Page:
As winter has already reached us, it might be getting time to think about the next ski trip. Austria, South Tyrol and Switzerland are wonderful ski destinations, of course. However, if you're looking for something a little different this year, we've got a great idea for you. We got the chance to explore seven ski resorts in Colorado and experienced the perfect ski trip.
I've been traveling around the world and testing ski resorts for Snow-Online since 2004. In those 15 years, I've gotten to know quite a few exotic and memorable places. I will never forget my journey to the Snowy Mountains in Australia or my semester abroad in New Zealand. When I found out I was getting the opportunity to skiing in Colorado with my wife for two weeks, I wasn't sure what to expect. Looking back at that time now, I can say it was the best ski trip I ever went on. And if you stay with me until the end of this story, you might understand why.
From Munich to the United States
My wife lived in Oxnard, near Los Angeles, for two years, so we decided to fly there from Munich first to visit some old friends. Transitioning into the cold heights in Colorado by spending some days on the beach might not make any sense, but we definitely enjoyed it.
As warm and sunny as our stay in California was, the more overwhelmed were we when the air of our breaths became visible in the cold, dry air in Denver. We quickly hopped on the bus going towards the car rental service near the airport. To explore the winter landscape off the ski slope as well, we chose one of the four-wheel drive models. We would find out later that we had made the right choice but for now, we took our 4WD for a ride around Denver.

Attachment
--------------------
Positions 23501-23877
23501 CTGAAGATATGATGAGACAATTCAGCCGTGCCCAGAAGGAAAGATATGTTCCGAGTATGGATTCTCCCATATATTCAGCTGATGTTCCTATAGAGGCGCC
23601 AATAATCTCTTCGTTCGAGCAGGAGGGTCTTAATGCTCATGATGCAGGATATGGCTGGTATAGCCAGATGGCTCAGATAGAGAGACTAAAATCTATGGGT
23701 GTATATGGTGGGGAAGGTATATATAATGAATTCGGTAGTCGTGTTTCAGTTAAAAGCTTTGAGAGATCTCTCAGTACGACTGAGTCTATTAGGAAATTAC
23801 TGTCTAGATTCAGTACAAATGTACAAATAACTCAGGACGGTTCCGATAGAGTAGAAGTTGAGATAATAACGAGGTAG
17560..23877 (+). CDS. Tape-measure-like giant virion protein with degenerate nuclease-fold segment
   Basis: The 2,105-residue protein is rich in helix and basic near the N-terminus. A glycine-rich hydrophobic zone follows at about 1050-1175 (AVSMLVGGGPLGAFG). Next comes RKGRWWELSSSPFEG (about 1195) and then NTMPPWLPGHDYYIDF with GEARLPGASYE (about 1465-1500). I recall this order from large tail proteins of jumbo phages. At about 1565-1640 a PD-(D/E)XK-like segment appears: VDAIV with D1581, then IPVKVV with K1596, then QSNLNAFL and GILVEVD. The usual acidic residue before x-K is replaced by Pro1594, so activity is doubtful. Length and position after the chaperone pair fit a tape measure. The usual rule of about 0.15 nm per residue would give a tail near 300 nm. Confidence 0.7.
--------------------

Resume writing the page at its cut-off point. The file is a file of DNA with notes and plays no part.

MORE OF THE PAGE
Our tip: The airport in Denver is about 40 minutes away from the city and there are shuttle buses going directly to the different ski resorts. It's worth it, however, to enjoy the “Denver flair” first.
If you're planning on bringing your own ski equipment, be sure to take a look at the airline's guidelines. Lufthansa offers package prices starting at 70€ for sports luggage. British Airways lets you bring your ski and sports equipment for free as long as it's under the weight limit. In general, you should declare your sports luggage in advance.
Culinary and cultural Highlights in Denver
My wife and I had read a lot about Denver before our trip. The city ranks among the most livable places in the US year after year. Of course, its nickname, the “Mile High City”, was very appealing to me as a skier. Denver is located at an altitude of 1,600 meters (5,250 feet), higher than the Swiss city of Davos for example. Therefore, this was the ideal place to get used to the skiing altitude.
The next morning, we woke up to an incredible view of the city and the Rocky Mountains in the background. We could hardly wait to unpack our skis and get on the slope, but we wanted to look around Denver first.
The city of Denver has a long and intriguing history. In the mid 19th century, gold diggers set up their camps and used the place as a starting point for their searches. On many streets and squares, you will find buildings reminding you of that era. Especially the area around the old train station in Lower Downtown, the Historic Union Station, gives a good impression of what Denver used to look like. The Historic Union Station was on our to-do list anyway, since we heard it's also home to many small cafes and serves the best breakfast in town.
Art was up next in our itinerary. Denver Art Museum and Clyfford Still Museum are two of the cultural highlights in Denver. They are located only five walking minutes away from each other in Lower Downtown (also known as LoDo). Art lovers will certainly enjoy Clyfford Still Museum, the only museum in the world dedicated solely to the expressionist's works. Denver Art Museum, however, is probably more suited to the average visitor. With its glass and titanium facade, the building constructed by Daniel Libeskind is impressive already from the outside. Inside, visitors can admire exhibits from different epochs on the museum's many floors. The exhibition of Native American handcraft is especially impressive and recommendable. For families with children, the changing special exhibitions will be a great experience. At the time of our visit, “Star Wars™ and the power of costume” was the museum's visitor magnet.